Eigenvalues & Dynamics
In order to better understand the relationship between eigenvalues and dynamics, we can look at a simple example. I’ve plotted decaying (\(\lvert \lambda \rvert < 1\)), constant (\(\lvert \lambda \rvert = 1\)) and growing (\(\lvert \lambda \rvert > 1\)) eigenvalues, with varying phase angles, over 20 time steps on the figure below:
You can see how the further \(\lvert \lambda \rvert\) is from \(1\), the faster the dynamic’s amplitude grows or decays. Likewise, the greater the initial phase angle \(\varphi\) is, the further each step makes it around the complex unit circle and in turn the greater the frequency of the resulting dynamic. This is why the eigenvalues for the background of a video are \(\lambda \approx 1 + 0i\); this has a magnitude \(\lvert \lambda \rvert \approx 1\) and phase angle \(\varphi \approx 0\) which has littletono change over time.
This initial phase angle \(\varphi\) is calculated as follows:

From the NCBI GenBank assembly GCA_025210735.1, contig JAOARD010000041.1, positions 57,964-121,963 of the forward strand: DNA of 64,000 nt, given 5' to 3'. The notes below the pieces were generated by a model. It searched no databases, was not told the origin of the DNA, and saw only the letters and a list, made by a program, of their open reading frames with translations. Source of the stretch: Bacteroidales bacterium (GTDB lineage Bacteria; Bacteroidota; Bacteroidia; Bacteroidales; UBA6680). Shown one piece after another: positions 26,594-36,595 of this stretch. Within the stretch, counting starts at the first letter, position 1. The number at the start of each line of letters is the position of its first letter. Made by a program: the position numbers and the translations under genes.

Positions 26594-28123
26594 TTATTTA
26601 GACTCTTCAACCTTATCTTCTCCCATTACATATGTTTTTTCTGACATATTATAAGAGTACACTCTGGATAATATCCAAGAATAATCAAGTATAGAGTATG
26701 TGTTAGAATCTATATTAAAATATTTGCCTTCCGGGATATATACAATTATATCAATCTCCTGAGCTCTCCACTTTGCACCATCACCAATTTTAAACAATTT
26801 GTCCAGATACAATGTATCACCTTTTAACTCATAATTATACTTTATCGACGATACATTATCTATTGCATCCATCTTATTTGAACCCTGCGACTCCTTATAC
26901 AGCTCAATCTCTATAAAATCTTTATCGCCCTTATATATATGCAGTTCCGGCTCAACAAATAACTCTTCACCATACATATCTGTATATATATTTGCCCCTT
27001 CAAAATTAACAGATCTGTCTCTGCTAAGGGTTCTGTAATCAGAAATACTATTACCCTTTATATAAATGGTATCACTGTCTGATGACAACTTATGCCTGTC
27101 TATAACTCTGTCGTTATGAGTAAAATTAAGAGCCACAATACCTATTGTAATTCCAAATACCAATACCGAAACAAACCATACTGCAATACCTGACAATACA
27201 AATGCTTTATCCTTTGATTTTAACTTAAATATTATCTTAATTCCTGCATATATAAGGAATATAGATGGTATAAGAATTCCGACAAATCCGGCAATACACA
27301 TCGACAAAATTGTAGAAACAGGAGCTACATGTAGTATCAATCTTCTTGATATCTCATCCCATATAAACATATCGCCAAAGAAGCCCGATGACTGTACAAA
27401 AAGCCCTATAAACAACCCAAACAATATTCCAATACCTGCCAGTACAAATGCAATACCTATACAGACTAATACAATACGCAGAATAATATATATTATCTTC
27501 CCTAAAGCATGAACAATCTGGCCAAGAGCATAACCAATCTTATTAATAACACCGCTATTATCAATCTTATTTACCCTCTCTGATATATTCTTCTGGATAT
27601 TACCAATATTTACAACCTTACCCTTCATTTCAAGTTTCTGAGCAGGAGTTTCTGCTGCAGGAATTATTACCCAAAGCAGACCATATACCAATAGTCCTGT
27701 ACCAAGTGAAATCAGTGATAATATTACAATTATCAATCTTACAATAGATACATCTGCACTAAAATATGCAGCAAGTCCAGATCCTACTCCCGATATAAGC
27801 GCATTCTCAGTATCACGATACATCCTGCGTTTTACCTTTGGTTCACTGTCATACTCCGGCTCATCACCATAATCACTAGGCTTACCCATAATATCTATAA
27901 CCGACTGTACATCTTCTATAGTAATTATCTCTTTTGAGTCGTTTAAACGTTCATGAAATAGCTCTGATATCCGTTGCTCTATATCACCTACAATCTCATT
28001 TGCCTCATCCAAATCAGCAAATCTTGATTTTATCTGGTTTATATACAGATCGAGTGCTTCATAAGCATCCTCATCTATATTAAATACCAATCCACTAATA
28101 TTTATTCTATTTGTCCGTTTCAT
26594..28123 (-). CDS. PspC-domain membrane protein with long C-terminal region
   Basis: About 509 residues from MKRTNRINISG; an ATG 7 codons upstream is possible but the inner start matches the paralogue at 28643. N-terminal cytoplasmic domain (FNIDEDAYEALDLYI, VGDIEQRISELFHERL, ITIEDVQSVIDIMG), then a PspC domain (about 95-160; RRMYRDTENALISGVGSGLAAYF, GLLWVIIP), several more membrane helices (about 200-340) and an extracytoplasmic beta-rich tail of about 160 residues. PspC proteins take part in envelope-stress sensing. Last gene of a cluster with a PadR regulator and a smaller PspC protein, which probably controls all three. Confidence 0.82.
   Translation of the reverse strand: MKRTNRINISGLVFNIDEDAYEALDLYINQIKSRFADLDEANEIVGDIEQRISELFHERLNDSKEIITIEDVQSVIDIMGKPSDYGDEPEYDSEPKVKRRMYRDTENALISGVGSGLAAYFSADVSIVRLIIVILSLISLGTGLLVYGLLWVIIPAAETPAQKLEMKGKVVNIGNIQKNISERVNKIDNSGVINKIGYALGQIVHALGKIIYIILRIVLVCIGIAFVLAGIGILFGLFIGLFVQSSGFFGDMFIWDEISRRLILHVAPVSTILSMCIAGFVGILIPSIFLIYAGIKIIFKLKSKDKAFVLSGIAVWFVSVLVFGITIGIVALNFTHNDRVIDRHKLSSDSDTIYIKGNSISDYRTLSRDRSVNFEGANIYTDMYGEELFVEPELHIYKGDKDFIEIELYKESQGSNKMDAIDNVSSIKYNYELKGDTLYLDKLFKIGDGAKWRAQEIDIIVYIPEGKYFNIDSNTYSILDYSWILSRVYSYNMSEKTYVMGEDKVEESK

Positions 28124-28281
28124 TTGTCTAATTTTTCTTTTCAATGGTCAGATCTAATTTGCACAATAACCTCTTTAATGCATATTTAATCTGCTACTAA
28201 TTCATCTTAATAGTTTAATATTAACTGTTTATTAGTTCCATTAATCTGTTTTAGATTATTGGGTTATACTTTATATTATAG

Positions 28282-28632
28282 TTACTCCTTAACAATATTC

\[\varphi = \arctan \frac{ \Im(\lambda) }{ \Re(\lambda) }\]where \(\Im(\lambda)\) indicates the imaginary part of \(\lambda\) and \(\Re(\lambda)\) the real part.
Equivalently, we can reformulate \(\lambda\) to be calculated from the magnitude \(\lvert \lambda \rvert\) and initial phase angle \(\varphi\):
\[\lambda^t = \lambda^t (\cos \varphi t + i \sin \varphi t)\]While understanding this relationship between eigenvalues and dynamics isn’t useful to using the DMD, I find it important to understanding how the DMD is representing the system.
Comparison With the Fast Fourier Transform
To show how the DMD is compares against the FFT practically, I’ve made another toy input designed to show a case that strongly favors the DMD. This is a sine wave of constant frequency that is decaying exponentially:
While both algorithms can perfectly reconstruct the input, the extrapolation section highlights how the impact of the different ways they are representing the system. The Fourier transform assumes the system is periodic, and decomposes it into a set of fixedfrequency sine waves of constant amplitude. This means that extrapolating the FFT’s reconstruction into the future will continuously repeat the original input. As the DMD is instead modeling the system via sine waves with exponential growth or decay, the extrapolation will continue to grow boundlessly to infinity or shrink to 0.
If we plot the DMD eigenvalues and FFT frequency amplitudes next to one another, we can see how in this case the DMD more cleanly represents the system: